Holmes County in central Ohio is the epitome of pastoral America. The landscape of rolling green hills and dense woods is home to sleepy villages and farms. This is Amish Country. In fact, Holmes County has the highest concentration of Amish in the world. Tucked in one corner of the county lies the tiny hamlet of Glenmont, with a population of 272 at last census count.

Lisa Jamison has called Glenmont home for 15 years. The 36-year-old Ohio native is a stay-at-home mom to three kids. While her husband works as a Deputy Sergeant for the Holmes County Sheriff’s Office, Lisa homeschools the kids and tends to the family farm, which they call Crooked Ridge Farm. There they raise horses, goats, pigs, chickens, and rabbits. “I feel like every time I turn around we need another pen for something someone is bringing home!” Lisa jokes.

A couple years ago, Lisa heard about Top Trail Horse, a website where members track trail rides and pit their mileage against other members around the country to win prizes. In 2021 she decided to sign up. “I’m competitive,” says Lisa. “I do like to win things, but my goal was I wanted to ride my personal horses more.” 

Lisa has two horses of her own but she also trains horses for others. She specializes in trail training so Lisa spends a lot of time riding. “I thought I bet I can ride 2,000 miles a year and I told my husband that and he kind of laughed a little bit,” she says. But her husband isn’t laughing now, because Lisa managed to log 2,780 miles, making her the Top Trail Rider of 2021! 

It’s an impressive accomplishment for any rider, but trail riding has always been an important part of Lisa’s life. She got her first horse at age nine and spent her childhood years having horseback adventures with her friends. “There was a big open field we were allowed to ride in and we would ride there all day,” Lisa remembers. “We’d pack a lunch and everything. I don’t even know what we did because it was only about 50 acres so we’d kind of just go in circles. We just rode and rode and rode. I loved the freedom.”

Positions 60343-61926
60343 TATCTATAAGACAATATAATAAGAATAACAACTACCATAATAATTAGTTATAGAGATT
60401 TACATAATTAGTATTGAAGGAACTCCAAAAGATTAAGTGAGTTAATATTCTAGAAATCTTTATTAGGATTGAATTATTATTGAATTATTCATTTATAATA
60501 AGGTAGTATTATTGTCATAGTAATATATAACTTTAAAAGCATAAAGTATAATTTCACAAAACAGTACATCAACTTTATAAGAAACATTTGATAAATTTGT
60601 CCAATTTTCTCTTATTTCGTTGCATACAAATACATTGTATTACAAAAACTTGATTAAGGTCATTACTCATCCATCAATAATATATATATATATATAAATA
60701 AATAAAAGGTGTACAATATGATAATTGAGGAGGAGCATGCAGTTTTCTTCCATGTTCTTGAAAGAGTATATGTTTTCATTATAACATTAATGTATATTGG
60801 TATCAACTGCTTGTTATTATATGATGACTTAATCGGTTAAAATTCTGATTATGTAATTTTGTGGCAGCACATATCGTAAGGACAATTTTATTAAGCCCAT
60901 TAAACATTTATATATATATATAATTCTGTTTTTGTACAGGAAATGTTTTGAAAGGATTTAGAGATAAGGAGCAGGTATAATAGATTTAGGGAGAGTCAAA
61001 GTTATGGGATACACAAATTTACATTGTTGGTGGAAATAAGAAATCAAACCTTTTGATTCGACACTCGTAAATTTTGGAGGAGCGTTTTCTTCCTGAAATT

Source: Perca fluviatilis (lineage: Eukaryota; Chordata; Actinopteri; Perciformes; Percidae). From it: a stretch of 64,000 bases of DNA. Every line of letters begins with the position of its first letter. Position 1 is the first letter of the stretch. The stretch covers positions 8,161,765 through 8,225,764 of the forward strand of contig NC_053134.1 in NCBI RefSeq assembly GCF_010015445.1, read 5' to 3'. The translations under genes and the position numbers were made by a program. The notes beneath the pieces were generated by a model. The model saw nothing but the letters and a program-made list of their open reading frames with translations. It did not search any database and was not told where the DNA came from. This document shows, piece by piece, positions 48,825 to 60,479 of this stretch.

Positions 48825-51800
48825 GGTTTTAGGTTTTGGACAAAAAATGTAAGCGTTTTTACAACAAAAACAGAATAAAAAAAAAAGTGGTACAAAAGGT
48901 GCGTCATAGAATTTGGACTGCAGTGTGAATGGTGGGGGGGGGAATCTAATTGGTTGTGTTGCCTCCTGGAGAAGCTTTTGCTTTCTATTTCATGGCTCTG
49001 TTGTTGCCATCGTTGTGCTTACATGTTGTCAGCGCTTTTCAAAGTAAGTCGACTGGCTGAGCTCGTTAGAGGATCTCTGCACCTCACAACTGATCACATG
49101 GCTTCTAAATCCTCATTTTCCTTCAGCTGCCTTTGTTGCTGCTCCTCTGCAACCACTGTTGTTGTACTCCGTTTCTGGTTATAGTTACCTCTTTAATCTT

Lisa didn’t have any formal training until she was 16, when she got a job as a wrangler at a summer camp for kids. “About all I knew about horseback riding was how to stay on,” Lisa says. The owners took Lisa under their wing and taught her horsemanship skills. She spent the summer taking camp kids on trail rides and perfecting her riding skills.

Twenty years later, her love for the trail hasn’t disappeared. Lisa rides just about every day, usually by herself but sometimes it’s a family affair. Lisa’s husband is an experienced horseman in his own right. In fact, he bought her engagement ring with money he earned training horses. Despite his busy work schedule, he is supportive and joins her on the trail when he can. “He’ll go out with me on occasion,” Lisa says. “He doesn’t love it as much as I do but he still enjoys it.”

Lisa’s children – ages 14, 12, and 10 – also ride from time to time, but she never forces them. “I want them to do it because they love it not because mom wants to get more miles,” she says. “My girls sometimes will be like ‘Mom we went and got your horse out and cleaned her up for you’ so I can just go ride. I’m very blessed that I have family that, even if they don’t have the bug quite as bad as I do, they still enjoy the animals, they help take care of everything, and they go riding with me.”

Lisa also has a network of friends nearby that she can meet up with for rides. “Having a friend to ride with definitely motivates me to get out on the trail more,” she says. “Doing anything with friends that enjoy the same things as you, it helps.”   While she loves solo saddle time, Lisa says she is grateful to have people to ride with. She credits that to helping her become the Top Trail Rider last year. “I don’t think I would have had nearly as many miles if wasn’t able to enjoy it with friends and family.”

As for her equine companions, Lisa has two riding horses of her own, each with their own riding style. Her main riding horse is a 14-year-old Quarter Horse mare named Chica. “She’s the one I can pull out and ride as long as I want,” Lisa says. She also has a grade Quarter Horse named Jasper. “He can’t go as far. He will be four in a couple months so I want him to be confident on the trail but I also don’t want to wear him out or break him down before he’s fully developed.” 

When she’s not riding her horses, she keeps her husband’s horse in shape. And then she has her client’s horses in training. She logged her rides on all of them. “I accomplished my miles on several different horses,” she explains. “I did a lot of small rides because a lot of the young horses I had in, I was only doing two or three miles on, they couldn’t really handle any more than that.” But the miles added up as the months went by.